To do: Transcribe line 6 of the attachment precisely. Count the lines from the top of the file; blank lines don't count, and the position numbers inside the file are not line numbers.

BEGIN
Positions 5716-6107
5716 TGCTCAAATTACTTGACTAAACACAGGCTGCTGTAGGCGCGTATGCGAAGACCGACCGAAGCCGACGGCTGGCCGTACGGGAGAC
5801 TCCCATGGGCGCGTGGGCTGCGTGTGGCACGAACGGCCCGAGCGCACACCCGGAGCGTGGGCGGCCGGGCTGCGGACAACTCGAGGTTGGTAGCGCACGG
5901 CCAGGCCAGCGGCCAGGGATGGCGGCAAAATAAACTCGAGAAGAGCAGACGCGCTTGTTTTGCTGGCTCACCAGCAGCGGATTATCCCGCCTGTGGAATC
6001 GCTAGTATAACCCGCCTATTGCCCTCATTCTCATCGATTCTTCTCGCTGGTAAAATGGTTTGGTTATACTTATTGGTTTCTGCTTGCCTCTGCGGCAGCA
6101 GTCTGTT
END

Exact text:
6101 GTCTGTT